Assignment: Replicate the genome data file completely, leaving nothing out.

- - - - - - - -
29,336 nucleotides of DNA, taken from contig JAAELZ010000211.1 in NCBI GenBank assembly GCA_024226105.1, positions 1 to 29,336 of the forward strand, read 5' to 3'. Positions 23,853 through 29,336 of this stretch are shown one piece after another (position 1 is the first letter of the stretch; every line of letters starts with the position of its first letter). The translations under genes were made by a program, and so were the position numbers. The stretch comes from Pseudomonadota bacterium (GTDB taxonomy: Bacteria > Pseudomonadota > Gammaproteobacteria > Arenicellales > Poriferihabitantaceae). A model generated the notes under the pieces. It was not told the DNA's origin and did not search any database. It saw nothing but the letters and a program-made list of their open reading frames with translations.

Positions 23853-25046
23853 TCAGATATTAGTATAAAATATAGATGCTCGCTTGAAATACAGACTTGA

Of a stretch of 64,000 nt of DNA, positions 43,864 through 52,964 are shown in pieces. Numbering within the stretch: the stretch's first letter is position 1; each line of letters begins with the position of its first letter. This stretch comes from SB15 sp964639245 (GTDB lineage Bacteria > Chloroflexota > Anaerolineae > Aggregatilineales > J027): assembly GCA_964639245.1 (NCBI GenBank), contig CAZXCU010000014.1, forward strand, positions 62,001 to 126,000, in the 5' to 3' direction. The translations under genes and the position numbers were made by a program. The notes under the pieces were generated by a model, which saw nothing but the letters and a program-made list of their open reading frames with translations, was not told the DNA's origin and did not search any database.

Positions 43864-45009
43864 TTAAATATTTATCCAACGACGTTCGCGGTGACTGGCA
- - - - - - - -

29,336 nucleotides of DNA, taken from contig JAAELZ010000211.1 in NCBI GenBank assembly GCA_024226105.1, positions 1 to 29,336 of the forward strand, read 5' to 3'. Positions 23,853 through 29,336 of this stretch are shown one piece after another (position 1 is the first letter of the stretch; every line of letters starts with the position of its first letter). The translations under genes were made by a program, and so were the position numbers. The stretch comes from Pseudomonadota bacterium (GTDB taxonomy: Bacteria > Pseudomonadota > Gammaproteobacteria > Arenicellales > Poriferihabitantaceae). A model generated the notes under the pieces. It was not told the DNA's origin and did not search any database. It saw nothing but the letters and a program-made list of their open reading frames with translations.

Positions 23853-25046
23853 TCAGATATTAGTATAAAATATAGATGCTCGCTTGAAATACAGACTTGA

Of a stretch of 64,000 nt of DNA, positions 43,864 through 52,964 are shown in pieces. Numbering within the stretch: the stretch's first letter is position 1; each line of letters begins with the position of its first letter. This stretch comes from SB15 sp964639245 (GTDB lineage Bacteria > Chloroflexota > Anaerolineae > Aggregatilineales > J027): assembly GCA_964639245.1 (NCBI GenBank), contig CAZXCU010000014.1, forward strand, positions 62,001 to 126,000, in the 5' to 3' direction. The translations under genes and the position numbers were made by a program. The notes under the pieces were generated by a model, which saw nothing but the letters and a program-made list of their open reading frames with translations, was not told the DNA's origin and did not search any database.

Positions 43864-45009
43864 TTAAATATTTATCCAACGACGTTCGCGGTGACTGGCA